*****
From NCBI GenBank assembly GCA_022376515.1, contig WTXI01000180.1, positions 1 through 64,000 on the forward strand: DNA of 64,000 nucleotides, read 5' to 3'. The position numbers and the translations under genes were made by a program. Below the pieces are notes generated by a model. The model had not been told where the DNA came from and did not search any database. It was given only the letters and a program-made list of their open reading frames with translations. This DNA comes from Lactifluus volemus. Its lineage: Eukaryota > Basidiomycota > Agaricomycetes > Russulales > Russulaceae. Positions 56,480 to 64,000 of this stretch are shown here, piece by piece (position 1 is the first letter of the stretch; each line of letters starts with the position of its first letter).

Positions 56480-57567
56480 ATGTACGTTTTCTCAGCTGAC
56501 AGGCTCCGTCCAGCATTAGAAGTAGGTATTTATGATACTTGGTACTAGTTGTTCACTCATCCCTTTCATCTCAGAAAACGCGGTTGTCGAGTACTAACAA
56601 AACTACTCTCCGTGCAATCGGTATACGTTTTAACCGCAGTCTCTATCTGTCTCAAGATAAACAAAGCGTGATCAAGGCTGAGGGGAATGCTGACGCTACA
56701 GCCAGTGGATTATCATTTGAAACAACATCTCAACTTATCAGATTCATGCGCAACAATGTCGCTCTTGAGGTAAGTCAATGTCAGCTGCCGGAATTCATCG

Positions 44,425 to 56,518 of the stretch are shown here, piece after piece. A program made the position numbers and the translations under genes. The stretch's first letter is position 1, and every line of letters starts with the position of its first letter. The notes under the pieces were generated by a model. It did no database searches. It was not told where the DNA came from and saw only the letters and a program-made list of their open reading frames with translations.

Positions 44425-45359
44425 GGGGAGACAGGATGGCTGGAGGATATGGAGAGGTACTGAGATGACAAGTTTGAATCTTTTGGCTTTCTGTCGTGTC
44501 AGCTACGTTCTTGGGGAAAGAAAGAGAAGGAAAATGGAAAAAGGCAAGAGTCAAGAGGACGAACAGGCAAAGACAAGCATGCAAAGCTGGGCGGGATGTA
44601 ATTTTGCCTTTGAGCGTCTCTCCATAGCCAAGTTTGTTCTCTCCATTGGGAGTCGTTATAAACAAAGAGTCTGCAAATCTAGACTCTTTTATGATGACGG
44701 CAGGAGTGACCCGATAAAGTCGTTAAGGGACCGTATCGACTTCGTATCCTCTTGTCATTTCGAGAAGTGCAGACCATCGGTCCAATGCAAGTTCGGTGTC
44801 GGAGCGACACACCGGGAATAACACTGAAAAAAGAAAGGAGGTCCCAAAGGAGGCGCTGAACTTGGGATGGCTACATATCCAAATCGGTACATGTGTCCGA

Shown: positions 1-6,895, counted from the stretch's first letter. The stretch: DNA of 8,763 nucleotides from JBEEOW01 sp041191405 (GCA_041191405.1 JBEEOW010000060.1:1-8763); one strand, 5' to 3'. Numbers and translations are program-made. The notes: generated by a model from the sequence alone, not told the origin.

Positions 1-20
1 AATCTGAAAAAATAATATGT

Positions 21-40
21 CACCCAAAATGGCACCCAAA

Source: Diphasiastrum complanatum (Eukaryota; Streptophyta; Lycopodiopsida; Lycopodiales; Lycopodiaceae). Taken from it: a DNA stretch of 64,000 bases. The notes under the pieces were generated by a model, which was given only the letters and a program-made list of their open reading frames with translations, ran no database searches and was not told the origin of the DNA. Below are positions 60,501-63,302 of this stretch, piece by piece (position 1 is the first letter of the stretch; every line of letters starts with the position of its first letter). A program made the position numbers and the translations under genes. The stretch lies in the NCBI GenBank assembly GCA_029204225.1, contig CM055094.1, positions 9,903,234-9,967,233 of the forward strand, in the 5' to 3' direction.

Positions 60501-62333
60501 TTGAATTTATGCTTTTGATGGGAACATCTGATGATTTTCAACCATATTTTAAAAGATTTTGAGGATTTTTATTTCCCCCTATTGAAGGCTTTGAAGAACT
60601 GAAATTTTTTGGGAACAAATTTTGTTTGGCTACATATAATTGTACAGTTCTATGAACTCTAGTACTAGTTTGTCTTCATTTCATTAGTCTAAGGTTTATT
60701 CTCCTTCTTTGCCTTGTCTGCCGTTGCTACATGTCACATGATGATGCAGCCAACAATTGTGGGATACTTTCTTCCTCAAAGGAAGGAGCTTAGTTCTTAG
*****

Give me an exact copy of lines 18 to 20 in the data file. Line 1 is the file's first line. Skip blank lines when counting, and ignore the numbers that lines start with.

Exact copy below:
21 CACCCAAAATGGCACCCAAA

Source: Diphasiastrum complanatum (Eukaryota; Streptophyta; Lycopodiopsida; Lycopodiales; Lycopodiaceae). Taken from it: a DNA stretch of 64,000 bases. The notes under the pieces were generated by a model, which was given only the letters and a program-made list of their open reading frames with translations, ran no database searches and was not told the origin of the DNA. Below are positions 60,501-63,302 of this stretch, piece by piece (position 1 is the first letter of the stretch; every line of letters starts with the position of its first letter). A program made the position numbers and the translations under genes. The stretch lies in the NCBI GenBank assembly GCA_029204225.1, contig CM055094.1, positions 9,903,234-9,967,233 of the forward strand, in the 5' to 3' direction.

Positions 60501-62333